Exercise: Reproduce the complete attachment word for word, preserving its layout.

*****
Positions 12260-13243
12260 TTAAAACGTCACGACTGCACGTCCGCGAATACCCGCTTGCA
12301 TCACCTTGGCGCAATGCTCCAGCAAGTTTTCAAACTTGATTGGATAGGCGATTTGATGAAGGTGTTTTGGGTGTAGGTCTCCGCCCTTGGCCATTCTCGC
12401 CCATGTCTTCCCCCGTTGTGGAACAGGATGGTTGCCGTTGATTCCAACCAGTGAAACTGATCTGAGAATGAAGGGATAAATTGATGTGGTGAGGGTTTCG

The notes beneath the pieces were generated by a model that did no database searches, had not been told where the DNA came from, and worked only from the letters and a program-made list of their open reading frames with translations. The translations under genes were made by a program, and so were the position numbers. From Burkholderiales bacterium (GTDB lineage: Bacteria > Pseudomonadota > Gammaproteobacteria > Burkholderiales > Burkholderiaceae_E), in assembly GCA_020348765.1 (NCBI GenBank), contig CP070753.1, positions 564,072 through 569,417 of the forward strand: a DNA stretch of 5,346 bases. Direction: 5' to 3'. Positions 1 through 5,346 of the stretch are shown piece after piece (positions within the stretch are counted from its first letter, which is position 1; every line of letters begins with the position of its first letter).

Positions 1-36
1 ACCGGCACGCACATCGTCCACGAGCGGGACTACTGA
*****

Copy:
Positions 12260-13243
12260 TTAAAACGTCACGACTGCACGTCCGCGAATACCCGCTTGCA
12301 TCACCTTGGCGCAATGCTCCAGCAAGTTTTCAAACTTGATTGGATAGGCGATTTGATGAAGGTGTTTTGGGTGTAGGTCTCCGCCCTTGGCCATTCTCGC
12401 CCATGTCTTCCCCCGTTGTGGAACAGGATGGTTGCCGTTGATTCCAACCAGTGAAACTGATCTGAGAATGAAGGGATAAATTGATGTGGTGAGGGTTTCG

The notes beneath the pieces were generated by a model that did no database searches, had not been told where the DNA came from, and worked only from the letters and a program-made list of their open reading frames with translations. The translations under genes were made by a program, and so were the position numbers. From Burkholderiales bacterium (GTDB lineage: Bacteria > Pseudomonadota > Gammaproteobacteria > Burkholderiales > Burkholderiaceae_E), in assembly GCA_020348765.1 (NCBI GenBank), contig CP070753.1, positions 564,072 through 569,417 of the forward strand: a DNA stretch of 5,346 bases. Direction: 5' to 3'. Positions 1 through 5,346 of the stretch are shown piece after piece (positions within the stretch are counted from its first letter, which is position 1; every line of letters begins with the position of its first letter).

Positions 1-36
1 ACCGGCACGCACATCGTCCACGAGCGGGACTACTGA